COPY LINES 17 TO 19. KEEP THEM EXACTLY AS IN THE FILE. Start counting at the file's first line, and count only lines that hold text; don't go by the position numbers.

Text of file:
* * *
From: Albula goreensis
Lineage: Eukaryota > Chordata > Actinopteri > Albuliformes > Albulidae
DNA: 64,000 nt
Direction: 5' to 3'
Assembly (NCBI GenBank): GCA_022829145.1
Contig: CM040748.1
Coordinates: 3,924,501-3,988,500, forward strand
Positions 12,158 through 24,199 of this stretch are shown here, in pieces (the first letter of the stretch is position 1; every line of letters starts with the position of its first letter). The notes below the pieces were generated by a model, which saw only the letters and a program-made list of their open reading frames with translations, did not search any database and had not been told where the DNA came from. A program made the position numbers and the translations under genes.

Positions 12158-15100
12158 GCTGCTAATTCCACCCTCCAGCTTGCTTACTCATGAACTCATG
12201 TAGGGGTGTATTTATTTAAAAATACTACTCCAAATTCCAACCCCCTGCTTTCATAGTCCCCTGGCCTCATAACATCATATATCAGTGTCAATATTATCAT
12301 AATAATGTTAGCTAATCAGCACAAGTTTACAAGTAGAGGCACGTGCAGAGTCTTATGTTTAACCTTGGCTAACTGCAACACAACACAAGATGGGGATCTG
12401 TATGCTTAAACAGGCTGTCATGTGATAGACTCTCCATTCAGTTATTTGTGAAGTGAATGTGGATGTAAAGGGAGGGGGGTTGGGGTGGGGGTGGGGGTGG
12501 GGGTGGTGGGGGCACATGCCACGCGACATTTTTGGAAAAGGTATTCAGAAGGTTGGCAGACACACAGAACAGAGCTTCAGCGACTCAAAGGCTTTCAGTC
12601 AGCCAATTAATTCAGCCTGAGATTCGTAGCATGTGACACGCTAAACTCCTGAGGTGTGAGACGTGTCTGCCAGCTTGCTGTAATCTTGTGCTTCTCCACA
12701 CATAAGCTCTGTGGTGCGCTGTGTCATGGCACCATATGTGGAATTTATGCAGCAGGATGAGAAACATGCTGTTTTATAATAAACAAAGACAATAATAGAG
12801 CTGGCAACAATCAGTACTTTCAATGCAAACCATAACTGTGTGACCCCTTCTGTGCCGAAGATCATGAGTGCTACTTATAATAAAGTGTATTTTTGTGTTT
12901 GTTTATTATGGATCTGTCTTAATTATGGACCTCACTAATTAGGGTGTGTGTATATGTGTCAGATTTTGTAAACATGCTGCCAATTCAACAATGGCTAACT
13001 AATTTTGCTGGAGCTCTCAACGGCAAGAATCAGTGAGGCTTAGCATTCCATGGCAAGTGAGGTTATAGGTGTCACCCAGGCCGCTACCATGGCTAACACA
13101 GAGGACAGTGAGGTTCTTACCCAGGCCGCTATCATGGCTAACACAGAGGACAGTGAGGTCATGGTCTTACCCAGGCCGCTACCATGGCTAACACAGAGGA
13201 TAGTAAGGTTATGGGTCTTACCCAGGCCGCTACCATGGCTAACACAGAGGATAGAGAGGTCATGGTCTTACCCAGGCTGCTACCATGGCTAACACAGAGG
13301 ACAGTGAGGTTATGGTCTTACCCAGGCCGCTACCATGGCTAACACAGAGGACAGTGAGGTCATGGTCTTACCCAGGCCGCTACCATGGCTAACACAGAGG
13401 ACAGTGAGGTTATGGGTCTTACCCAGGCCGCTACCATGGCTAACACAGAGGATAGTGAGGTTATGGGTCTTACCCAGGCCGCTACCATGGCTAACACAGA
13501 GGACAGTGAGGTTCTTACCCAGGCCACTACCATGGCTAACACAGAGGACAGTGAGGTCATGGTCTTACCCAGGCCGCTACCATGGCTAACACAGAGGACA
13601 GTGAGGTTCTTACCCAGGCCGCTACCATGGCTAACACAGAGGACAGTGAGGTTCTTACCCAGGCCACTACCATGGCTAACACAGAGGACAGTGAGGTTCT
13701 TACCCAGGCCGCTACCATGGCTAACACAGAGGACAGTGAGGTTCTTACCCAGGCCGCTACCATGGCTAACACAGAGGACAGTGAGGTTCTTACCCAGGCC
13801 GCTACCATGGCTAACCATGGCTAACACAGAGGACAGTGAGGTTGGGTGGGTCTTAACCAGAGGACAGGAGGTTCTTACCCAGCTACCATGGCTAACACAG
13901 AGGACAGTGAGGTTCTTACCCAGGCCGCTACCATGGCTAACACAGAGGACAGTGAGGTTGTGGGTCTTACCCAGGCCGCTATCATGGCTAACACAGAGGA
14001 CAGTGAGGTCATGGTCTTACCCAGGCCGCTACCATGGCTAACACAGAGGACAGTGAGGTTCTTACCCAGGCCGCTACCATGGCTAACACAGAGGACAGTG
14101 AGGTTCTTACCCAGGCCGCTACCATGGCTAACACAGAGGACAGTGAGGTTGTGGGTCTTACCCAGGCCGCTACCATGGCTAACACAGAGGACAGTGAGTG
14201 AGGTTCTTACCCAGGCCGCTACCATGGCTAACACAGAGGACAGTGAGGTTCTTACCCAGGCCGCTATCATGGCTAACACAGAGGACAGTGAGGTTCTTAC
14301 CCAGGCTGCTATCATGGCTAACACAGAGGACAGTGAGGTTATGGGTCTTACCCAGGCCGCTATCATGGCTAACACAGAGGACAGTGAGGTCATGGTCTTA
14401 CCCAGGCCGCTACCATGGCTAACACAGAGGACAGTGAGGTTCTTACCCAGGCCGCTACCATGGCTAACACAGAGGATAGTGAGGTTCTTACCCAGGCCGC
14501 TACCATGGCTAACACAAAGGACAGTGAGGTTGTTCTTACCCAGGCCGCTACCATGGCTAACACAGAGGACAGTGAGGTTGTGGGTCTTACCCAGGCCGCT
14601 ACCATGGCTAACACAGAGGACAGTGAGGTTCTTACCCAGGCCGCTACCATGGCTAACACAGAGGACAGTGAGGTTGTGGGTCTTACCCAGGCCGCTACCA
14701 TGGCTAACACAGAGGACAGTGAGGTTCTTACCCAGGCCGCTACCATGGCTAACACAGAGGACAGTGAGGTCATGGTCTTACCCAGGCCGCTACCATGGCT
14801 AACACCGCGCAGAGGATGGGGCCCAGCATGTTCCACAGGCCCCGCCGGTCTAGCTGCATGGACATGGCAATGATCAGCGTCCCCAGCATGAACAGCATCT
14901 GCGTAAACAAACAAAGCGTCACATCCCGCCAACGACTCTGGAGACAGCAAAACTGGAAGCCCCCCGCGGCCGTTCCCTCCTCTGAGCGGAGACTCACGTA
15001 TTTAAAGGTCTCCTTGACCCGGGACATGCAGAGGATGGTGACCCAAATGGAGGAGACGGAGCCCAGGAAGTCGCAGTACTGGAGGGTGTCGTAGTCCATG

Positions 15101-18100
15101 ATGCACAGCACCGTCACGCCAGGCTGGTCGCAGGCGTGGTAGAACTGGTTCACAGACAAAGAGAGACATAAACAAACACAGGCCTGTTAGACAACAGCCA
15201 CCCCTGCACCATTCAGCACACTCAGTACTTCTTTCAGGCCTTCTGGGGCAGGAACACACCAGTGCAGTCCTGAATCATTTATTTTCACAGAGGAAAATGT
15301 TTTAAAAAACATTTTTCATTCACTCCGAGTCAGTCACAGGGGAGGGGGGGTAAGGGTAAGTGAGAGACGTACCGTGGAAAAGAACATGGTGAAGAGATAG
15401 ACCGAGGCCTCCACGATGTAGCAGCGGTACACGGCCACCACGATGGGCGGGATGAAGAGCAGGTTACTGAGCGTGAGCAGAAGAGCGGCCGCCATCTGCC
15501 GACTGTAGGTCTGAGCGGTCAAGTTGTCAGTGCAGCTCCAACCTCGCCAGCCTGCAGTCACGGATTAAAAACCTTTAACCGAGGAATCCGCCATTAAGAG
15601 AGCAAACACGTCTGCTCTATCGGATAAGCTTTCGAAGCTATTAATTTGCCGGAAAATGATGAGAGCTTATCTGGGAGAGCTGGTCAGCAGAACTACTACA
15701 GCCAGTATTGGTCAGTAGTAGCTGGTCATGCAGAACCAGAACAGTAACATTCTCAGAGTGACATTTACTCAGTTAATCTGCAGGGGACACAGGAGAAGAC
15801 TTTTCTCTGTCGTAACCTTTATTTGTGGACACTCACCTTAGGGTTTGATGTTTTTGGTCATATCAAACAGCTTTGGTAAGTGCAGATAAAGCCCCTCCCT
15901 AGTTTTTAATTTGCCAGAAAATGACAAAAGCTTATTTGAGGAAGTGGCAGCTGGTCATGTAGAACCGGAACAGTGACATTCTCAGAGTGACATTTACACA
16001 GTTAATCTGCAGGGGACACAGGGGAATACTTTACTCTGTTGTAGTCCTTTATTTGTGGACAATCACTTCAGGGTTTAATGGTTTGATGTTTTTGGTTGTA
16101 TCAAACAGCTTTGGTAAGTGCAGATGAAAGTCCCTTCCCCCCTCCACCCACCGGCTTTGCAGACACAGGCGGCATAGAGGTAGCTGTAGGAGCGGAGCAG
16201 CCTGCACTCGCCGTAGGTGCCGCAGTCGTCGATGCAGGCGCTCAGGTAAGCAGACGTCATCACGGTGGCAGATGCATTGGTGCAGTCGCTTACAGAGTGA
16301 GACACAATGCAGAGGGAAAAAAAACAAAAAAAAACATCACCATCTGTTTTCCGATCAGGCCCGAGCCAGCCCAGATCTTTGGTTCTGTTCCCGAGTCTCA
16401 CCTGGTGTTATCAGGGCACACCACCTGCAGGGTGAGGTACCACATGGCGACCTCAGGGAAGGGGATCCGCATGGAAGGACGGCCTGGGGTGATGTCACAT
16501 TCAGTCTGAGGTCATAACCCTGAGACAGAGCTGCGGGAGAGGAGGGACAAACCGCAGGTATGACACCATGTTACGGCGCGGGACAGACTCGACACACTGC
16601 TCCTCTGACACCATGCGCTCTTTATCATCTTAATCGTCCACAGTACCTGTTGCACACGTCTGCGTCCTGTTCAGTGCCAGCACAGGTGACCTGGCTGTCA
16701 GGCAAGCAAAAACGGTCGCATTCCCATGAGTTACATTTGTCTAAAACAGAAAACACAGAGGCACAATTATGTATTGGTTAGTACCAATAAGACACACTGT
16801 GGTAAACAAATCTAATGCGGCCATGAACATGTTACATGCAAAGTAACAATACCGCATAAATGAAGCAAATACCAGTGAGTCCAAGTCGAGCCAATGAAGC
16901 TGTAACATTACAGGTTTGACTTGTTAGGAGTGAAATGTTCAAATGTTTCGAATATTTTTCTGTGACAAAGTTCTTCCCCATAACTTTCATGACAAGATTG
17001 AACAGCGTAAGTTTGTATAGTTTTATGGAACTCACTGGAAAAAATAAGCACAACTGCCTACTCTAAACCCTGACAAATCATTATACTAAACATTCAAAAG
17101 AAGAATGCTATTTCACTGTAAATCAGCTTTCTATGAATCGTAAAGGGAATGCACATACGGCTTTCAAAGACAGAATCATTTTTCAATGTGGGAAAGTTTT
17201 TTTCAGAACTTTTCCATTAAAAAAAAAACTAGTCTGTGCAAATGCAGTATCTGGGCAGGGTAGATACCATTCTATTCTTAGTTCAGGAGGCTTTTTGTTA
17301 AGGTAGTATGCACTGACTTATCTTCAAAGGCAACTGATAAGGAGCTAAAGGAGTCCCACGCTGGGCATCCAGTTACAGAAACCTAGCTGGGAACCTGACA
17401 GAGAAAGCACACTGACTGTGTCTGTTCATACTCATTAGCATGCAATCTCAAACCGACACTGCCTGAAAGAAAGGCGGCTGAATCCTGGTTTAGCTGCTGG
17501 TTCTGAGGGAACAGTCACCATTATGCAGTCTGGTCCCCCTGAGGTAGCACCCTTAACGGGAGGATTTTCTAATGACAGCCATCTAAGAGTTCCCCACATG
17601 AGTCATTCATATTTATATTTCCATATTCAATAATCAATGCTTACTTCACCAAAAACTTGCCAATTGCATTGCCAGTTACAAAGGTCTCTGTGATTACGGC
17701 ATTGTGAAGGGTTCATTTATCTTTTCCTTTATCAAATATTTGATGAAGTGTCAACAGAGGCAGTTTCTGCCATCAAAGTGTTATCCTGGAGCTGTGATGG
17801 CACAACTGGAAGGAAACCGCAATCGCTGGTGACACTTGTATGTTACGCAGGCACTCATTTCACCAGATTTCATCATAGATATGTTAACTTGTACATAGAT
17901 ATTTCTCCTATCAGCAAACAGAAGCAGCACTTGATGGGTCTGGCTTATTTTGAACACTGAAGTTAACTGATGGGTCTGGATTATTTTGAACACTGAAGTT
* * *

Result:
12801 CTGGCAACAATCAGTACTTTCAATGCAAACCATAACTGTGTGACCCCTTCTGTGCCGAAGATCATGAGTGCTACTTATAATAAAGTGTATTTTTGTGTTT
12901 GTTTATTATGGATCTGTCTTAATTATGGACCTCACTAATTAGGGTGTGTGTATATGTGTCAGATTTTGTAAACATGCTGCCAATTCAACAATGGCTAACT
13001 AATTTTGCTGGAGCTCTCAACGGCAAGAATCAGTGAGGCTTAGCATTCCATGGCAAGTGAGGTTATAGGTGTCACCCAGGCCGCTACCATGGCTAACACA